Copernican Revolution . org
Transforming Our Lives through Self Reflection and Psychology
A psychology professor shares her lessons fostering self-discovery with dynamic online activities, hands-on classroom experiences, engaging lectures, effective discussion prompts with scaffolding, and honed pedagogical techniques.
History of the Project
Over many years I've been developing online activities to help make Psychology concepts real and personally-relevant. Sometimes students would like to share our activities with friends and family. When other professors would like to do my activities, there's a hurdle: they need to recreate them for themselves in their LMS if possible, download responses, score with a spreadsheet, and provide students with their responses on slips of paper. It's a lot to organize and it takes time; it's what I did for each activity each semester. The project is my effort to make activities available to everyone, everywhere - at least with internet access. Each activity scores itself automatically with personalized results, provides a certificate of completion so students can get credit, and provides a summary about each activity so it's educational even if teachers don't have time to discuss it during class. Once I complete the most essential parts so they work, I'll create pretty static web pages to showcase each activity and I'll start sharing widely on social media.
Why Copernican Revolution?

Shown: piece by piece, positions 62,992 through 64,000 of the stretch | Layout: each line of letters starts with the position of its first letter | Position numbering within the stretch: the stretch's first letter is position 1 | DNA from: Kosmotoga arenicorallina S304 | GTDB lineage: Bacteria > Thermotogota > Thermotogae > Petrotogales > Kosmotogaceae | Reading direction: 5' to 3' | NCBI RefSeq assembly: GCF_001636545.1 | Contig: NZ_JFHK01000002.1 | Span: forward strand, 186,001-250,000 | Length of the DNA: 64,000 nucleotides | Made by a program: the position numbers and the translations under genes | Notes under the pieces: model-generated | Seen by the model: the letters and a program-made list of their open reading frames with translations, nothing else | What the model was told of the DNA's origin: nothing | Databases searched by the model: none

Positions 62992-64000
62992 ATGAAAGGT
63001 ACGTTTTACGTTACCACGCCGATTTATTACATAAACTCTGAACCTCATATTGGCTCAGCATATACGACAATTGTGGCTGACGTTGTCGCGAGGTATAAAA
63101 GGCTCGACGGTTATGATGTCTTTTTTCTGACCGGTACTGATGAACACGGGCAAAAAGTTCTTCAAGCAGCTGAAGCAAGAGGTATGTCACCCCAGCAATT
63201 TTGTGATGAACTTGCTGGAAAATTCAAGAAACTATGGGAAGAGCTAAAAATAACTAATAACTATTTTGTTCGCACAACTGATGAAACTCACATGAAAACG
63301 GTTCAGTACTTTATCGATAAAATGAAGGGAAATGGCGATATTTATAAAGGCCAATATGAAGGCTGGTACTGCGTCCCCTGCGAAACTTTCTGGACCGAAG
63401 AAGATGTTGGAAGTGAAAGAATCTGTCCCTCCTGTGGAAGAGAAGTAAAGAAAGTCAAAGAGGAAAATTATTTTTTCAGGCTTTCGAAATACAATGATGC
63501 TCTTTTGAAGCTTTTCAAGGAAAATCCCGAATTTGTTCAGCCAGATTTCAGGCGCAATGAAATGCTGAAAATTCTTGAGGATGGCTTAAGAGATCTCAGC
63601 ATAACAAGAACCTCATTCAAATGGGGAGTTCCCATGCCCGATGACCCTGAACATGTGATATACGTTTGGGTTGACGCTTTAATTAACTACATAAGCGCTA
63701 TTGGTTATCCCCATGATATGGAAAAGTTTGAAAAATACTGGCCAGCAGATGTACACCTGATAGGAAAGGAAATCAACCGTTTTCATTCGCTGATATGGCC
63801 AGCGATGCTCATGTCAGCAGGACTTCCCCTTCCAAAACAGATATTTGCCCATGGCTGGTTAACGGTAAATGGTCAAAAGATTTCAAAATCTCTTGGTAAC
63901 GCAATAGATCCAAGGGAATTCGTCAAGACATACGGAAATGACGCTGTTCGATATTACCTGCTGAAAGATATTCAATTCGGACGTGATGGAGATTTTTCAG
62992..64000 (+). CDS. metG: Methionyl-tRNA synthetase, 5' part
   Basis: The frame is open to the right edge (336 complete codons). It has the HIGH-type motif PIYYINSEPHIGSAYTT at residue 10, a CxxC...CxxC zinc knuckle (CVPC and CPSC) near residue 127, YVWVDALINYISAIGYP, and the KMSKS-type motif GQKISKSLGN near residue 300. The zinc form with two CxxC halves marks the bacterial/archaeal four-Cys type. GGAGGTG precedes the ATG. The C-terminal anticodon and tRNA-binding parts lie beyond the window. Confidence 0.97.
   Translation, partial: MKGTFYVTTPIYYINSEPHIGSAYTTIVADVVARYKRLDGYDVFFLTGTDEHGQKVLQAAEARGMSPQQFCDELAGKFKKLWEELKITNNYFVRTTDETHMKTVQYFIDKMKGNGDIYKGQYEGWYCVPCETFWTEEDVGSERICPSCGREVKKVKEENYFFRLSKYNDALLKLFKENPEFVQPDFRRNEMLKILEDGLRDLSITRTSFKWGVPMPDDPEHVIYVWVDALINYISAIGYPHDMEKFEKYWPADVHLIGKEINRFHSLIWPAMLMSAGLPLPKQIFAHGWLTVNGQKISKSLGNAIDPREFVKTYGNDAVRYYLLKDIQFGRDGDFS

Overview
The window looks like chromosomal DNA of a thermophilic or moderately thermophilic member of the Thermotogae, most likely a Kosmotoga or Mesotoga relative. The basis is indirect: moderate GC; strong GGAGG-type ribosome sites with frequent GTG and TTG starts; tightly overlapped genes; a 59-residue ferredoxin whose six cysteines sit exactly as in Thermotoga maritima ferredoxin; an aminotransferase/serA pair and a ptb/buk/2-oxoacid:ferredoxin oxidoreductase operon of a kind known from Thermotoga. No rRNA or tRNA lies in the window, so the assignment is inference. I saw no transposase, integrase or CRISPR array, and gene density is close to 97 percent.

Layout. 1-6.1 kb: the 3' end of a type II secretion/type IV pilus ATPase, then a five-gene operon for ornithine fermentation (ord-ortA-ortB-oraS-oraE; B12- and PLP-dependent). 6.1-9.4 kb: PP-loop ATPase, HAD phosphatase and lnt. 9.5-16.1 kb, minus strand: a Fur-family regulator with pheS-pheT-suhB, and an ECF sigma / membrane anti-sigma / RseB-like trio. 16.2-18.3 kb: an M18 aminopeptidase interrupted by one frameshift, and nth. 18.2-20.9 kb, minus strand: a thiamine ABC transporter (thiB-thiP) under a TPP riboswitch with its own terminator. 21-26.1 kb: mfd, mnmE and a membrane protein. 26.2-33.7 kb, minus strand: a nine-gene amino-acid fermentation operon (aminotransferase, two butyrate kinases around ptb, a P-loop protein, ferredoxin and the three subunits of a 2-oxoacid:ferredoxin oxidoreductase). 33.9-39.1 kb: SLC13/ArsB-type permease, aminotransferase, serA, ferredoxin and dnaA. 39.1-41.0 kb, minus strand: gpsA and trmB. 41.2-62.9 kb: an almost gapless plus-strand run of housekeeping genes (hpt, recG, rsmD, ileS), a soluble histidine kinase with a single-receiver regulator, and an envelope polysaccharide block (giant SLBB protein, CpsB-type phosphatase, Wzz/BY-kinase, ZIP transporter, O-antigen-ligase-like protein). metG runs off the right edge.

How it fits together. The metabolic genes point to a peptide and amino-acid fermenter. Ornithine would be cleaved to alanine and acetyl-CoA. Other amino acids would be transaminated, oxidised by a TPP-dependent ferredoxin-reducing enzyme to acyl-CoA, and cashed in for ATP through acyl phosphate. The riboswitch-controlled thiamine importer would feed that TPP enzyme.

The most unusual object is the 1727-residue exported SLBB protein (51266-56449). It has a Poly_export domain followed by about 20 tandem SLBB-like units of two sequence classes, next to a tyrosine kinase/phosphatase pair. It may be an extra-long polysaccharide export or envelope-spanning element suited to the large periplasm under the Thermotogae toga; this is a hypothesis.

Nicolaus Copernicus (1514) discovered the Earth is not the center of the universe and forever changed how humanity understands ourselves and our place. He inspired Galileo Galilei and the blossoming of science. He inspired Immanuel Kant's (1787) Critique of Pure Reason to completely reimagine Philosophy by challenging assumptions about epistemology - how we know what we know - and he aspired to what he called a Copernican Revolution of Philosophy. Among the first to study Psychology, Jean Piaget (1950) described children's qualitative stage shifts as their own personal Copernican Revolutions. Thomas Kuhn (1962) modeled scientific progress as paradigm shifts - analogous to Piaget's model of children's development. I feel Copernican Revolutions are education at its best. We're not learning isolated facts; but we struggle and develop ourselves in profoundly new ways.
Katie Hope Grobman
To me, what makes us truly persons, is how we come to our world without a predefined purpose or meaning. Rather - in stark contrast with a chair, or a chicken - we can choose to make ourselves who we decide we're meant to be. I choose teaching, volunteering, parenting, and creativity to help everyone with our own Copernican Revolutions. I choose Psychology, life-long learning, and developing to foster my own metamorphosis.

I've taught mathematics to underprivileged elementary and middle school students, physics at an all-girls high school, philosophy in college, and psychology to high school, undergraduate, and graduate students. I have taught a diverse range of college psychology classes including intro, social, developmental, and cognitive, and I've taught special topics in education, infancy, and creativity. In my lab we study deep conceptual change through struggle - our creativity, moments of insight, struggle with morality, and the power of teaching and parenting to transform our lives. I volunteer to help others and focus on feeling gratitude.
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